The Court dismissed the D1 master complaint in its entirety on June 16, 2011.9 First, the Court reasoned that the plaintiffs did not have standing to bring their CWA, CERCLA and ESA claims because the plaintiffs could not show that their alleged injuries would be redressed by a favorable decision on the merits of their claims. After finding that "there is no ongoing release from the well" and that "there is no viable offshore facility from which any release could possibly occur," the Court concluded that an "injunction at this stage would be useless." The Court further found that because the plaintiffs' claimed injury is already being redressed by ongoing remediation efforts, that injury cannot be redressed through a citizen suit. Notably, the plaintiffs did not assert in their master complaint that the ongoing federal and state remediation efforts were deficient in any way.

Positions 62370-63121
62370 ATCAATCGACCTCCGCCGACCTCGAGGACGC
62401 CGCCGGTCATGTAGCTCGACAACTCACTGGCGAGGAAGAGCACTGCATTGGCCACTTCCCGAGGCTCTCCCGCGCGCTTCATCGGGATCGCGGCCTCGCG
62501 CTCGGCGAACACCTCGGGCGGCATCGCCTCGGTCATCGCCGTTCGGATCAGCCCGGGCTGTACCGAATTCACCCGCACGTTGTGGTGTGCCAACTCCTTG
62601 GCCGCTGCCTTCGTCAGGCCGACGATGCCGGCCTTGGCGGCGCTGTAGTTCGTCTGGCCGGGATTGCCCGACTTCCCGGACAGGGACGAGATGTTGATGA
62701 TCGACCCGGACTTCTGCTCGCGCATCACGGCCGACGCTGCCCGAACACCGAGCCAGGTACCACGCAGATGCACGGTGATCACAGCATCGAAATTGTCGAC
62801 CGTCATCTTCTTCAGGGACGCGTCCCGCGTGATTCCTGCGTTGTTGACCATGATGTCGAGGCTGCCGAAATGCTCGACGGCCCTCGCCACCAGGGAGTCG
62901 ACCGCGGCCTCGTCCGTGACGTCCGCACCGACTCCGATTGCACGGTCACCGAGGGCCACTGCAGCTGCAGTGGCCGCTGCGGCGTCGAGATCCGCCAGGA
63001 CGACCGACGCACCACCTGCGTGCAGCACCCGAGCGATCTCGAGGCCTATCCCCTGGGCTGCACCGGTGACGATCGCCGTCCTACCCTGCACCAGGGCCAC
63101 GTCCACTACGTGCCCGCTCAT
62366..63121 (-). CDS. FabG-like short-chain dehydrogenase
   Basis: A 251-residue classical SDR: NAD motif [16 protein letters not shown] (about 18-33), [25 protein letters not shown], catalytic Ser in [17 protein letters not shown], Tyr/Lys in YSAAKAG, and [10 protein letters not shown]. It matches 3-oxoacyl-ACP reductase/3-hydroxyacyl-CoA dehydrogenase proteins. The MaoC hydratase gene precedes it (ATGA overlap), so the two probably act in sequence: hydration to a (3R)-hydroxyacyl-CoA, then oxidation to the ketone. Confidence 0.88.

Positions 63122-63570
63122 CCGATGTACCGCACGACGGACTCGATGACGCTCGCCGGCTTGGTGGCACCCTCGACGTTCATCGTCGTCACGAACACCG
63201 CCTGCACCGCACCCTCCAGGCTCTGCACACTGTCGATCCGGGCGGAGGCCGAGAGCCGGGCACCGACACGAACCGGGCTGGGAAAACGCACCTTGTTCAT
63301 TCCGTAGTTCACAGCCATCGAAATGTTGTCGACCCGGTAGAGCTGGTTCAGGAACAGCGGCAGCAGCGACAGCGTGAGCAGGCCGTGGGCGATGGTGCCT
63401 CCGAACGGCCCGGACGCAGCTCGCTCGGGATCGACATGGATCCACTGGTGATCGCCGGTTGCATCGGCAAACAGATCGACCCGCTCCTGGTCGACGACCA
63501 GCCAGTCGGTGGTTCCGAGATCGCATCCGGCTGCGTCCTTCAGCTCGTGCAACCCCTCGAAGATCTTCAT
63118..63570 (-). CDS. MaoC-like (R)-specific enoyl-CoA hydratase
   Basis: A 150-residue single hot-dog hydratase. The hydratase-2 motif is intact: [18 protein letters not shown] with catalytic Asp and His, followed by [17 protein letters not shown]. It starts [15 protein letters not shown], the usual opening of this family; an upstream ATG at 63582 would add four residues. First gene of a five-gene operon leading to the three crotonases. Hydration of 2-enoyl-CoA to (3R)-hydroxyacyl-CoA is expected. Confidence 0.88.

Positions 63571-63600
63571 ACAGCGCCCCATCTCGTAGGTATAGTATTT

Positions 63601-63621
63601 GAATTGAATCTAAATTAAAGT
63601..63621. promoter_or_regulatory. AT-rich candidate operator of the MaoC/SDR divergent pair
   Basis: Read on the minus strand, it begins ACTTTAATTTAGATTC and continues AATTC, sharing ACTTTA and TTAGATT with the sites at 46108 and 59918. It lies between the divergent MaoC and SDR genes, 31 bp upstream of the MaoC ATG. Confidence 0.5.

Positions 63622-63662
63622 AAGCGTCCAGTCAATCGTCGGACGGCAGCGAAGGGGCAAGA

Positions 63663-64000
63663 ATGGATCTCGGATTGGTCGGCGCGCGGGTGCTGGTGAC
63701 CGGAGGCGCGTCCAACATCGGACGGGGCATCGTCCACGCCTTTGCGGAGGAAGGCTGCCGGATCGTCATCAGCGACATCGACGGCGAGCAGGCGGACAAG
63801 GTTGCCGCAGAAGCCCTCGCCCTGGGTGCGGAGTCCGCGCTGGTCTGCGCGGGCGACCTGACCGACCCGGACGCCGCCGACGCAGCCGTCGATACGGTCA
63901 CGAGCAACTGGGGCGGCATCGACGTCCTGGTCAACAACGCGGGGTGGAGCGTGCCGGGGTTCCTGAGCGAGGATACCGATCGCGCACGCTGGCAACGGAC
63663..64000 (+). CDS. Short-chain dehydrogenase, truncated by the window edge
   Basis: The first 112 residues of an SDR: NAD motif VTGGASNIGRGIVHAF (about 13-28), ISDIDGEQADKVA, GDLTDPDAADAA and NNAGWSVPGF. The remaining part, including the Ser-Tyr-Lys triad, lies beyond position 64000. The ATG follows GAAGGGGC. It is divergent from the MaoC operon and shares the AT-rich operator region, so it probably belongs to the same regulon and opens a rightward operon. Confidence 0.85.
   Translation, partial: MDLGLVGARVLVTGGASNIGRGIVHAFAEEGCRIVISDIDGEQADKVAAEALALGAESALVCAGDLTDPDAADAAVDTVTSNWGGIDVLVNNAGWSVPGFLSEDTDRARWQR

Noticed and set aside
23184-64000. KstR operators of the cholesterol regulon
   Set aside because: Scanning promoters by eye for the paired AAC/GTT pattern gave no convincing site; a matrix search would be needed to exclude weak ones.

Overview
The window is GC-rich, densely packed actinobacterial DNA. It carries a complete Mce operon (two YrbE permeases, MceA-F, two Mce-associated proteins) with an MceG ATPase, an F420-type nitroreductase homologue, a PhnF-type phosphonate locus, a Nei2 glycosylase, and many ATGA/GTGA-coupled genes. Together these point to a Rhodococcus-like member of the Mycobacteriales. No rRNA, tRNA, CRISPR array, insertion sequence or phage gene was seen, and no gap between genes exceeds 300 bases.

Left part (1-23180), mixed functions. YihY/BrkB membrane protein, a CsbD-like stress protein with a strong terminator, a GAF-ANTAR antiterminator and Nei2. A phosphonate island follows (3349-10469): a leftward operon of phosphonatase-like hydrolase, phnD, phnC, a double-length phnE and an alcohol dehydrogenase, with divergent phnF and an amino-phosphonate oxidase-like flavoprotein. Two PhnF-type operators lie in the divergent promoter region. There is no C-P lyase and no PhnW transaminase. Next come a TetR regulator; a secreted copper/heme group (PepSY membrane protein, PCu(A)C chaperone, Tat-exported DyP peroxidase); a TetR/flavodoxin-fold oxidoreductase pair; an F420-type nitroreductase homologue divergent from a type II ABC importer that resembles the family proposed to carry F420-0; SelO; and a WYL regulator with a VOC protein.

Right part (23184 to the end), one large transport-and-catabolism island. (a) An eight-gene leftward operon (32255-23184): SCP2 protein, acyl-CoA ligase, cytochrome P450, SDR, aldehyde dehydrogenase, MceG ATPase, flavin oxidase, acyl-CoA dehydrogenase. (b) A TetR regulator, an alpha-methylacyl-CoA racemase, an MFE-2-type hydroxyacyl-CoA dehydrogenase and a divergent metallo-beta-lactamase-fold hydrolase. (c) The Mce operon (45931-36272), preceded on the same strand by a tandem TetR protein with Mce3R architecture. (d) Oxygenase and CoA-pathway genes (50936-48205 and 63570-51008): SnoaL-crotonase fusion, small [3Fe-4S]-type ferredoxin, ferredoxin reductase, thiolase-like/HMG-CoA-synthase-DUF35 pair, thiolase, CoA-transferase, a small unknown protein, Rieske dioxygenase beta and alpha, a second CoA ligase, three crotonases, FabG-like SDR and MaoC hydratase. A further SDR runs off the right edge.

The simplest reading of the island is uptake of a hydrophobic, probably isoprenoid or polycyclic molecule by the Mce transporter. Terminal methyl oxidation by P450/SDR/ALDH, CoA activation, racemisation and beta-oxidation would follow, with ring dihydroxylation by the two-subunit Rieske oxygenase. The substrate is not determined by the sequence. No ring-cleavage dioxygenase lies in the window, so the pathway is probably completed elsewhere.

Last, the Court ruled that an injury cannot be redressed for standing purposes "when a claim depends on the actions of actors not before the court." Because the remediation activities in the Gulf of Mexico are controlled by several entities that are not parties to the lawsuit, e.g., the Coast Guard and other federal agencies, the Court found that the plaintiffs simply could not show that a favorable ruling would actually resolve any potential deficiency in the ongoing remediation efforts. As for the EPCRA claim, the Court explained that the plaintiffs' requested injunctive relief under that statute would not redress the claimed injury because there is no ongoing release of oil and because data regarding the past spill and ongoing cleanup are readily accessible to the plaintiffs.